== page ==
The small state army arrested some 27 persons, 16 of which were in lockdowns. There was one woman in a sky-pod, one male in a bi-pod, a male in a tri-pod, four in barrels, and nine in ‘black bears’ (arm covers which can’t be pulled apart). This band held off logging in Elliot state forest for four days. When asked if they were effective, one member ‘Badger’ of the lockdown replied “if we weren’t effective, they wouldn’t be here. We stopped them yesterday, we will today and must tomorrow”! One Cascadian, Spindle said “It would cost them less money to just buy back the timber sale; not to mention the associated risk”. The Department of Forestry apparently did not agree, claiming “You’re subject to arrest if you are on this road”, grabbing everyone of those who were not locked down, a medic, a hiker nearby, and all direct support persons. However, the operation had a price tag, “The Sheriff’s department spent $50,000”(The Register- Guard). One man who had just come from a hike was thrown into a patty wagon “My handcuffs were too tight, 9 hours I had to wait in that van. My arms were swelling and I was only let out to relieve myself once. No food or water was given. By the time we got to the police station, other people, who I had never met, commented that my hands were swollen”  says Kodiac, a person who had come to see the goings on in public land, but was arrested for being in the area. The public land also had barricades, with state troopers and sheriffs.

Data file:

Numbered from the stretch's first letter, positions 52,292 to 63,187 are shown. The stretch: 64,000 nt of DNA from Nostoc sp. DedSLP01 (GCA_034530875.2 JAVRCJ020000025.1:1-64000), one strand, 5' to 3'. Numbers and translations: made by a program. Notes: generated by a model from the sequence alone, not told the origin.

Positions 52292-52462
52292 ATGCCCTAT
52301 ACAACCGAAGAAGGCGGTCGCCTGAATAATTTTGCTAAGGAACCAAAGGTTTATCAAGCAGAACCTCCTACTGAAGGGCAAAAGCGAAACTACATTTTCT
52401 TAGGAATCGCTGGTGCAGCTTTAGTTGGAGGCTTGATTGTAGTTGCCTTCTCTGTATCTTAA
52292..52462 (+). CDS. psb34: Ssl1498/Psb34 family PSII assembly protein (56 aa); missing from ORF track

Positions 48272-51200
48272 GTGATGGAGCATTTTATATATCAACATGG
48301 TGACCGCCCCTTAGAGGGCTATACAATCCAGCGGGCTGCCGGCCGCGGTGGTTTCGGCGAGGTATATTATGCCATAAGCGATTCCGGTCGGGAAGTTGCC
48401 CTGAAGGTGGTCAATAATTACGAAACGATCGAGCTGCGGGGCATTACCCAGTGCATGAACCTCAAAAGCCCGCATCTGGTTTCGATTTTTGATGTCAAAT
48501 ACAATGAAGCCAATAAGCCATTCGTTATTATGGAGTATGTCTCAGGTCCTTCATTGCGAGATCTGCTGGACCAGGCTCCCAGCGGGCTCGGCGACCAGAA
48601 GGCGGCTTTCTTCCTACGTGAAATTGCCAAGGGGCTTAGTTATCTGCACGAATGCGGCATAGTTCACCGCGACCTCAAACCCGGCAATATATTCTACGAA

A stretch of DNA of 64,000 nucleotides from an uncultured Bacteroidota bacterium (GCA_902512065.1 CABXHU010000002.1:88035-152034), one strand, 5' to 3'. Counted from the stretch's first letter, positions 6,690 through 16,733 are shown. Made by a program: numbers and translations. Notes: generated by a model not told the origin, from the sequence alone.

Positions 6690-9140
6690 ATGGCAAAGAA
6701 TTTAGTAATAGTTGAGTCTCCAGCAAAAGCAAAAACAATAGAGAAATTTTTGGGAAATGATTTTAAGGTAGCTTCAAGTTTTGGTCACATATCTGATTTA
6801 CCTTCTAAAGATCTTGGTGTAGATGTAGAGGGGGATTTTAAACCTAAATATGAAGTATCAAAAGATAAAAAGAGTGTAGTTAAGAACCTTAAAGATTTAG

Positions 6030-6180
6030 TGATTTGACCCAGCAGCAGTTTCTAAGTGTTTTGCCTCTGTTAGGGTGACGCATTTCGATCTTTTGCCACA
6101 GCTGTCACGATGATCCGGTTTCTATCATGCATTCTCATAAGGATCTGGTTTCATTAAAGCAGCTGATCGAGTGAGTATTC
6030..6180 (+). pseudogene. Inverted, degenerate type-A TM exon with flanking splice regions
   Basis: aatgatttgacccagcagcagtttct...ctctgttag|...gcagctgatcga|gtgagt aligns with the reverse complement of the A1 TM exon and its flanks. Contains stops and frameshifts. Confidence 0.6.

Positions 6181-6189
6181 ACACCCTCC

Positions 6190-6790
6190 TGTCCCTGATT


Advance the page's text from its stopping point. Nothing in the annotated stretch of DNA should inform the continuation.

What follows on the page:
Why ‘The Elliot’, as opposed to other sites, was selected for blockade. One member in the Cascadia Free State, Mullen, replied “It is a destructive practice, logging. We saw large trees coming out of the Elliot. ODF (Oregon Department of Forestry) has a history of destructive practices, especially here in the Elliot and in Tillamook. We needed more than litigation, or protesting, I wanted to do things that really made an impact”.  Another Cascadian Wulf said “There is only twenty percent of native forest remaining in Oregon. We must preserve what’s left”.  Trying to prevent another area from being covered in mono-cropping or replacement trees, Earth First! and Cascadia Summer took a stand. Another Cascadian, Phoenix, offered an articulation of the Forest defenders position “We need to live with the earth, and treat it with the respect it deserves. We need to live sustainably, off the land and with the land. Without a competitive hierarchy”. For more information, visit: .